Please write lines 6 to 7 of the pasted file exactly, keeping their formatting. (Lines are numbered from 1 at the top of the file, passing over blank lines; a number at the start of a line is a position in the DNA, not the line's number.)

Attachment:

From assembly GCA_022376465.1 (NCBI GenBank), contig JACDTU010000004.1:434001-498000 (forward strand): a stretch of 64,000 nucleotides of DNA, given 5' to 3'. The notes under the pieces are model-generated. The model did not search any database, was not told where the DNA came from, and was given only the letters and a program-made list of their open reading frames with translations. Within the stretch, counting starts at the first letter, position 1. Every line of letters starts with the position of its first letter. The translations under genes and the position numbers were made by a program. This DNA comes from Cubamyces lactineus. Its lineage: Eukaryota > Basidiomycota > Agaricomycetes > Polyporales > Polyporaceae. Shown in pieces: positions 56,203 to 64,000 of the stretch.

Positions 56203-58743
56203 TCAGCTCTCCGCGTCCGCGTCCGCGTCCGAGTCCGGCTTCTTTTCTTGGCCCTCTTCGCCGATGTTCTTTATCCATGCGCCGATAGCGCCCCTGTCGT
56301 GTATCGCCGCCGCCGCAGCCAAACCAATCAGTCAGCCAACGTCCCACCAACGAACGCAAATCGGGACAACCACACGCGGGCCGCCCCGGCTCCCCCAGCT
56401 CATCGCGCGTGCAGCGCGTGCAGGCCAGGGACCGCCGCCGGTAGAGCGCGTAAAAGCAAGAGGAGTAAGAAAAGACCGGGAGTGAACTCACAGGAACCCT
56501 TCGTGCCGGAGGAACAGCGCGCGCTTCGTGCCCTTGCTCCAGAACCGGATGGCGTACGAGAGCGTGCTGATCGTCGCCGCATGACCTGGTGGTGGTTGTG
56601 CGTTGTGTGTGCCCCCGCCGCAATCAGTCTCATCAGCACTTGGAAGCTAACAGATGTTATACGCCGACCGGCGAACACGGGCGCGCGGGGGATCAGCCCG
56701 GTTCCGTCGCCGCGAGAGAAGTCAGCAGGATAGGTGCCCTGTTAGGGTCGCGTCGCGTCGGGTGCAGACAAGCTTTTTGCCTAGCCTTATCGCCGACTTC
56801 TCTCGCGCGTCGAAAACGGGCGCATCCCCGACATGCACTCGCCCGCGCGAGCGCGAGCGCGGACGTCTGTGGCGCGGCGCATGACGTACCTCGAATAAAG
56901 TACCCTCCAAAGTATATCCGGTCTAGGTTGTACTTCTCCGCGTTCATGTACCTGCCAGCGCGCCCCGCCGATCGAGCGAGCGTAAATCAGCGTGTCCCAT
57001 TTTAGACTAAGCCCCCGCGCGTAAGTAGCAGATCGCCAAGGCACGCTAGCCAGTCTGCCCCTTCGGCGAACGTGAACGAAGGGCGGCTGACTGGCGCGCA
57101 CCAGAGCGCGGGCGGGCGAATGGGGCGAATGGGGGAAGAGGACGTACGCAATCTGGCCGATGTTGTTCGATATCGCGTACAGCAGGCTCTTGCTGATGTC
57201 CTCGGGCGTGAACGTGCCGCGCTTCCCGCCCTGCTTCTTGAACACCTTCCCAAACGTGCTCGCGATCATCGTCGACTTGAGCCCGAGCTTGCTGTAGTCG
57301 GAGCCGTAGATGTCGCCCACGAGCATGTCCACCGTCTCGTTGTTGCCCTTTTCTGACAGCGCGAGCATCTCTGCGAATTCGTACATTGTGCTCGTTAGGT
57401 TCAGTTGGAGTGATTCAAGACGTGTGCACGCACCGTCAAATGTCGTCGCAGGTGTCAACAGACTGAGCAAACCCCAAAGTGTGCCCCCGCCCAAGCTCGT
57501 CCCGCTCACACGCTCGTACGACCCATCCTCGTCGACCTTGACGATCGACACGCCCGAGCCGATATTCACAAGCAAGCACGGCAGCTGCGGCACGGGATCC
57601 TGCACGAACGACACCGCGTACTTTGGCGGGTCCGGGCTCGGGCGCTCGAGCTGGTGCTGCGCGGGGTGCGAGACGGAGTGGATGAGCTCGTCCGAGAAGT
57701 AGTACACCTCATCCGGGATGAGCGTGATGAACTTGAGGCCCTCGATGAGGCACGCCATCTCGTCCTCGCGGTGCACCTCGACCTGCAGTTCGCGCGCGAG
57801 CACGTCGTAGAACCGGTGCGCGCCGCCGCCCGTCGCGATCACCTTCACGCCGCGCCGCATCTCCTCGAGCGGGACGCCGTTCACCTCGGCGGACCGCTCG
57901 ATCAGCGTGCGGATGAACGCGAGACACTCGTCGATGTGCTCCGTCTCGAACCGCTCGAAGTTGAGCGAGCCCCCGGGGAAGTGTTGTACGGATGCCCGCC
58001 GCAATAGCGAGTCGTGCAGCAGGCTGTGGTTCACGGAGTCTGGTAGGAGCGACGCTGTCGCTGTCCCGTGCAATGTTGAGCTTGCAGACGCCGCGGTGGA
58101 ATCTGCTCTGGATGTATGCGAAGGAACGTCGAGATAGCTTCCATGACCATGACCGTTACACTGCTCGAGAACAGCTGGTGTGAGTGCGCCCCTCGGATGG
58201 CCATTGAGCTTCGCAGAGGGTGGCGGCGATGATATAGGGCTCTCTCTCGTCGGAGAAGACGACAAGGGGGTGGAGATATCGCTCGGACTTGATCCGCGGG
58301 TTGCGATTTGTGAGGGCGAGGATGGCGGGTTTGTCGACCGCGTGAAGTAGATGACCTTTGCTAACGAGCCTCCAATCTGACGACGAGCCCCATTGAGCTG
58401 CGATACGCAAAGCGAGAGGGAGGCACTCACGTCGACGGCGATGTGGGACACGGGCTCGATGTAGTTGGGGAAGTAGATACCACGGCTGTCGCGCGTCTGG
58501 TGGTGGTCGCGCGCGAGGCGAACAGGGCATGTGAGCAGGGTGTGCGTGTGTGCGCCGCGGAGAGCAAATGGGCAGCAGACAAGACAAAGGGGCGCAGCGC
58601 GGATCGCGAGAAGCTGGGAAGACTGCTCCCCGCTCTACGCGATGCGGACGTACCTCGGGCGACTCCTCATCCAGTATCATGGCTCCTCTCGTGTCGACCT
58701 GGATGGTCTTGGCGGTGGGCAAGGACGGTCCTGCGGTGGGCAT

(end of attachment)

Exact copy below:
56501 TCGTGCCGGAGGAACAGCGCGCGCTTCGTGCCCTTGCTCCAGAACCGGATGGCGTACGAGAGCGTGCTGATCGTCGCCGCATGACCTGGTGGTGGTTGTG
56601 CGTTGTGTGTGCCCCCGCCGCAATCAGTCTCATCAGCACTTGGAAGCTAACAGATGTTATACGCCGACCGGCGAACACGGGCGCGCGGGGGATCAGCCCG